The relationship between the volume of fat tissue and variations in the time course of plasma biperiden concentration in rats has been examined in three different groups (4-, 10-, and 50-week-old rats). The plasma concentrations at 24 hr after inv injection of 3.2 mg/kg varied between 0.8 ng/ml (4-week-old rats) and 5.0 ng/ml (50-week-old rats). The rank order of the steady state distribution volume of biperiden was: 50-week-old rats > 10-week-old rats > 4-week-old rats. The fat volume of the whole body, extracted from the dried carcass with ether, varied between 42 g/kg (4-week-old rats) and 167 g/kg (50-week-old rats). There was a good correlation between the steady state distribution volume of biperiden per lean mass body weight and the fat volume per lean mass body weight (r = 0.987). The fat/plasma concentration ratios at 8 hr after the iv injection varied between 600 (4-week-old rats) and 200 (50-week-old rats), whereas the brain/plasma concentration ratios were identical to those at steady state among the three groups. The time courses of biperiden concentration in plasma, brain, and fat were simulated using a physiological pharmacokinetic model. There was reasonable agreement between the model predictions and the observed data, suggesting that the change in the fat volume is a dominant determinant of the distribution volume of biperiden in rats. Age-related changes in tissue and plasma concentrations are discussed in relation to the clinical usefulness of the blood level monitoring.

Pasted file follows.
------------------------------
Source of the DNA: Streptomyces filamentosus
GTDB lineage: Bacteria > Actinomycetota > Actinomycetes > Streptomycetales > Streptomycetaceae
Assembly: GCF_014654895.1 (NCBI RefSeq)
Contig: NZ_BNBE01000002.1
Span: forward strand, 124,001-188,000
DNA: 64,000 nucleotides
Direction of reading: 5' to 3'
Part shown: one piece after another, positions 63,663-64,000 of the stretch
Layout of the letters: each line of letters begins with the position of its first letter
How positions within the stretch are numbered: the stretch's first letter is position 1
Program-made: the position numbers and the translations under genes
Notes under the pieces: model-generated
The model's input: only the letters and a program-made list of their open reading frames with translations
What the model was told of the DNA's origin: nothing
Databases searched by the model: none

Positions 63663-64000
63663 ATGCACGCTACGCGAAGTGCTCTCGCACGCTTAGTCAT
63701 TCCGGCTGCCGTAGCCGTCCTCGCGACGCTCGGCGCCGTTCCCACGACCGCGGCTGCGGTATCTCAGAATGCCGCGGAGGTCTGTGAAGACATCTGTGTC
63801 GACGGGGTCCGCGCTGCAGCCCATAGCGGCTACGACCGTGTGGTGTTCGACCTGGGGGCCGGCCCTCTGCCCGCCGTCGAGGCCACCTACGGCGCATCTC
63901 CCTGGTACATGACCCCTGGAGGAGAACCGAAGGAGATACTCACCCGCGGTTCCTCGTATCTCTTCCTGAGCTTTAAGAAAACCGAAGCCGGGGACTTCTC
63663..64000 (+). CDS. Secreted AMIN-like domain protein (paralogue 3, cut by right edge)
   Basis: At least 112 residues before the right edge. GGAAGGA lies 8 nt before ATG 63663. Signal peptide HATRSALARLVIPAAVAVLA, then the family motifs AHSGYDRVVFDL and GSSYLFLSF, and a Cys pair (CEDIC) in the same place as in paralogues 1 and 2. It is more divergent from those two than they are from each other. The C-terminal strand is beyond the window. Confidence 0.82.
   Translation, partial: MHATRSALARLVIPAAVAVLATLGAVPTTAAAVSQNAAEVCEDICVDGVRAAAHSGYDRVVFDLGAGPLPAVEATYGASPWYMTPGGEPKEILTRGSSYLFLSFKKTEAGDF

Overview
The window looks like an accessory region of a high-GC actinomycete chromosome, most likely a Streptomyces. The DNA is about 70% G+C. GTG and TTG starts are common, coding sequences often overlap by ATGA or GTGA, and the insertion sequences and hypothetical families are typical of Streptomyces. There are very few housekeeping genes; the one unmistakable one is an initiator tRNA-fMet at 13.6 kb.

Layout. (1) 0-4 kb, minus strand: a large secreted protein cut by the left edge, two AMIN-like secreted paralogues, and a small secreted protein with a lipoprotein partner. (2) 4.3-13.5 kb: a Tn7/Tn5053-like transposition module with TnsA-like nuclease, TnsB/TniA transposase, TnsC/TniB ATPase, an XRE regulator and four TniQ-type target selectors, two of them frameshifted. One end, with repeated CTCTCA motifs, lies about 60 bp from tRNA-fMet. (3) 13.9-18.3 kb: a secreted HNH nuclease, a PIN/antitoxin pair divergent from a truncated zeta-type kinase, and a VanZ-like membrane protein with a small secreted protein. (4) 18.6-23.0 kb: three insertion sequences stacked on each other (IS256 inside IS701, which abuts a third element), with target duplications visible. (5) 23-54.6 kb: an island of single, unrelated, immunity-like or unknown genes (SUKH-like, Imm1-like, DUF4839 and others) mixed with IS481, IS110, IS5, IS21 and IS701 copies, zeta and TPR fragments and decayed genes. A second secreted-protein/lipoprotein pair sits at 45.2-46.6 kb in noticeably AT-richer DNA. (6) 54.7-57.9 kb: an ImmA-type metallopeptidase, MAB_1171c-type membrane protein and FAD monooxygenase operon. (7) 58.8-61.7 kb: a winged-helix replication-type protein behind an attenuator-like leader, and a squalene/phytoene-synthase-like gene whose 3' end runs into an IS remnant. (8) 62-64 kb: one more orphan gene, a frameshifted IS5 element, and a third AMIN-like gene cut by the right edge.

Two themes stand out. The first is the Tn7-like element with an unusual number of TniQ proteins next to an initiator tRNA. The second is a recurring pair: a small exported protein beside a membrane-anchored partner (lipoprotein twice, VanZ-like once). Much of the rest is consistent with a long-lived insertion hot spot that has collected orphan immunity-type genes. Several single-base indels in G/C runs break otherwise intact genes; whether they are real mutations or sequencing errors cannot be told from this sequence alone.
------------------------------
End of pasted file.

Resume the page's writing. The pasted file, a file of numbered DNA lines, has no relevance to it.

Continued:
|Number of pages||6|
|Journal||Drug Metabolism and Disposition|
|Publication status||Published - 1990|
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